Graphene: Let AAAC cables also “voice control”

The new material we are going to talk about this time may bring new changes to the material field of aluminum alloy cables. It is magic angle graphene. Some people say, isn’t it just graphene? I already knew it.
In fact, it is really not. The magic angle graphene we are going to talk about is not the graphene you understand. Different from graphene, magic angle graphene has a feature, that is, insulation and superconductivity will appear on the same material. We don’t know what this material can do in the field of cables, but it may open a sea of ​​unknowns to the cable industry.

Let’s get to know it now.
The “Magic Horn” is indeed like a magical angle. Graphene is originally a material with better conductivity than metal, but when two layers of graphene are stacked together, at a special angle, they suddenly become insulators.
According to our general understanding, insulators and superconductors are two extreme materials. The resistance of the insulator is very high, while the resistance of the superconductor is zero. However, when the two layers of graphene are at a special angle, they can easily bridge the gap between these two extremes. You can imagine that one day, the insulation of the cable you make is a conductor, and the conductor is also insulation, and you can change it at will. Anyone who makes materials knows that it takes time and effort to find new materials with certain characteristics. Because there is almost only one way to do this work, which is to keep sifting through a large number of materials. Whether you can find it is almost pure luck.
But the study of magic angle graphene has opened up new ideas for materials science. It makes scientists realize that materials science can accurately predict the performance of materials in advance and reduce a lot of work. Even materials science can construct new materials based on the underlying logic of material properties.

In early May 2020, Chinese young scientist Cao Yuan published two articles in the same issue of Nature, introducing some new discoveries of his team on “Magic Angle Graphene”.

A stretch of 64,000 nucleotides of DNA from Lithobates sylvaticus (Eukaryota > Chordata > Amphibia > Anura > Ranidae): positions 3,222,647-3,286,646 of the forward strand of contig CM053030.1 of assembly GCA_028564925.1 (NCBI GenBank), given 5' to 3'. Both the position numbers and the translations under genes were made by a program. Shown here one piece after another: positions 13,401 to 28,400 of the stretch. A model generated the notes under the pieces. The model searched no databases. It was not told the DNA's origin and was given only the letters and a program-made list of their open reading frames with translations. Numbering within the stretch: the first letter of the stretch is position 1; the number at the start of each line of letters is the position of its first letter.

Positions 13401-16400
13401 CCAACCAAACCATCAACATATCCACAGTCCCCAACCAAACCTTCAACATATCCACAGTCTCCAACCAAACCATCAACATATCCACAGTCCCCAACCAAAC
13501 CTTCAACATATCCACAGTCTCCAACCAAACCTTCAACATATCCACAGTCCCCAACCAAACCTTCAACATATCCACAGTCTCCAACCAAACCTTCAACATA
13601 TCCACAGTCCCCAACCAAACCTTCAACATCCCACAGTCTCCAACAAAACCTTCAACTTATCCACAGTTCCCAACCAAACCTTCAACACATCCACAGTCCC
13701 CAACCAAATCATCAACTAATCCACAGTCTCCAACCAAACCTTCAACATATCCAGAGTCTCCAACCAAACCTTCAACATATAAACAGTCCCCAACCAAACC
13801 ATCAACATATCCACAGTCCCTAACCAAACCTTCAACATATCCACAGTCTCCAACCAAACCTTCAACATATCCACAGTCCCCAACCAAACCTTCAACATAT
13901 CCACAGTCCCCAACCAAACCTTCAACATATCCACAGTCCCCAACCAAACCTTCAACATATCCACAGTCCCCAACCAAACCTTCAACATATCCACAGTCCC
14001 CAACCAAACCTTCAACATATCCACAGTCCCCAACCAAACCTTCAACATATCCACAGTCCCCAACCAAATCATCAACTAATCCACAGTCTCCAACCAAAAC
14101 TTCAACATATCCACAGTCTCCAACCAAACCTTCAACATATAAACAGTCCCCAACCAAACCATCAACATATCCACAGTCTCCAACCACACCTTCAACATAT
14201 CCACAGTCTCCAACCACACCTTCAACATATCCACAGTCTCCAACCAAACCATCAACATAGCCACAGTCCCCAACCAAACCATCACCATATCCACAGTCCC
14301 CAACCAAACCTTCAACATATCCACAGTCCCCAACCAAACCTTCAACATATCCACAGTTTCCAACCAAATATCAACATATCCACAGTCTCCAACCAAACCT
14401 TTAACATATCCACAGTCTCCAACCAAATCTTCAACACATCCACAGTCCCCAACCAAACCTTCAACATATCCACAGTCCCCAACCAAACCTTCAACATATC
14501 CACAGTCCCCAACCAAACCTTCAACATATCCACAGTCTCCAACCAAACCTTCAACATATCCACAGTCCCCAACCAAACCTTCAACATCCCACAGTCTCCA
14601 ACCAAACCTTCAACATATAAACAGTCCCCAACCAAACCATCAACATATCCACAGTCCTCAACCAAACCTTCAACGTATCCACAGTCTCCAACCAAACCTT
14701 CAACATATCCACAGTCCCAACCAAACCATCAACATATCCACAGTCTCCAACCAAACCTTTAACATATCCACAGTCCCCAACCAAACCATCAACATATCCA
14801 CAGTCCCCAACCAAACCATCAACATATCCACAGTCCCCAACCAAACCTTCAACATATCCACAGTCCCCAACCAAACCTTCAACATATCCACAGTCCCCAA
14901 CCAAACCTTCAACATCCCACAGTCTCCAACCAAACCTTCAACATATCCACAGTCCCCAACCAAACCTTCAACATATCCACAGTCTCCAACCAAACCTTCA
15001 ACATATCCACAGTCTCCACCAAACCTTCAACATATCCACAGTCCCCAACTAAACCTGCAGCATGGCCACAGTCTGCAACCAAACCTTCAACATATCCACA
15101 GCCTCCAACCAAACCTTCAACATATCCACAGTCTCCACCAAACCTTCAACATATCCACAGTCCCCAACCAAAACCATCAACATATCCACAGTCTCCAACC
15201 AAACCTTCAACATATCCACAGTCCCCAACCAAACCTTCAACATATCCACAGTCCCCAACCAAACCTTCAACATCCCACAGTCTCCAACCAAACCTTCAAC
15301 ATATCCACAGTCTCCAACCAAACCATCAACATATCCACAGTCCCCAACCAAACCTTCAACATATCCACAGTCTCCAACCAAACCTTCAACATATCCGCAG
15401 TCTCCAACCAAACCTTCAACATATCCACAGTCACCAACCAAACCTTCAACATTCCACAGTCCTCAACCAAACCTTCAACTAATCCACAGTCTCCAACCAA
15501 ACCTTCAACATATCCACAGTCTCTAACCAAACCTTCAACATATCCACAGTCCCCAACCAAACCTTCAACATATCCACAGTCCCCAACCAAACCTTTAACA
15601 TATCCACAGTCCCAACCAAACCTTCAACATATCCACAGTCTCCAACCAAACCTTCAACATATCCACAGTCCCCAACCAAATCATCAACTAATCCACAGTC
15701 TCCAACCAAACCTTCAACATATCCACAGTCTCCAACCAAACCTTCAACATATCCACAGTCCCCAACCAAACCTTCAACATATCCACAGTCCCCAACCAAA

To talk about this new hairstyle, we have to start with graphene. Graphene is a material with a thickness of only one carbon atom. More specifically, the carbon atoms will first form a hexagonal unit, and then spread out on the plane like a tile. If you compare it, it looks like a mosquito net. Common mosquito nets are covered with hexagonal holes, and each hole is like a unit of six carbon atoms in graphene.
If we randomly stack two layers of mosquito nets together, it is difficult to completely overlap the hexagonal holes, and there will always be a certain angle of misalignment. For graphene stacked in two layers, this angle will bring about a surprising change: at a special angle, graphene that has better conductivity than metal will suddenly become an insulator.
This special angle is the “magic angle”. When two or more layers of graphene are stacked at this angle, it is called “magic angle graphene.”
In fact, as early as 2011, some scientists discovered through theoretical predictions that when the angle between two layers of graphene is at a certain angle, the electrical properties of graphene will suddenly change. But at the time, there was only theory, no experiments.
In 2018, experiments appeared. The Pablo Jarillo-Herrero team of the Massachusetts Institute of Technology in the United States published a paper in the journal “Nature” and used experiments to prove that this prediction was valid. Chinese scientist Cao Yuan was the first author.
They twisted the stacked graphene at a very low temperature and found that when the angle between the two graphene layers is 1.08 degrees, there will be a sudden change in prediction, and the originally conductive graphene will suddenly become Insulator.
What is even more amazing is that as long as a small electric field is applied, the insulator will turn into a superconductor. This experimental result exceeds the original theoretical prediction.
In May 2020, Cao Yuan’s team made some new discoveries.
In one of his papers, it can be seen that on the original basis, they have studied three different angles of double-layer graphene, the three angles are 0.84 degrees, 1.09 degrees and 1.23 degrees.
After studying double-layer graphene stacked at these angles, Cao Yuan’s team came to an important conclusion. They revealed that magic-angle graphene is “tunable.” This is a proper term in a subject, but don’t worry, it’s not hard to understand.
For example, the voice-activated lights in the corridor will light up when there is a sound. But in the beginning, no one knew the connection between sound and light. Cao Yuan’s work in 2018 is like discovering a phenomenon, that is, shouting at the voice-activated light from a specific angle, and the voice-activated light can be switched between “on” and “off” freely.
Of course, there is no such phenomenon in real life, but it happens in the world of graphene, so it is very eye-catching.
In his work in 2020, Cao Yuan further discovered that the lighting is very sensitive to angle changes still near this angle. You still shout, but when you shook your head slightly to the left or right, the light can not only switch between “on” and “off,” it can also change into various colors. This is the so-called “tunability”.
Using this “tunability”, maybe one day our AAAC cables will become “voice-activated”.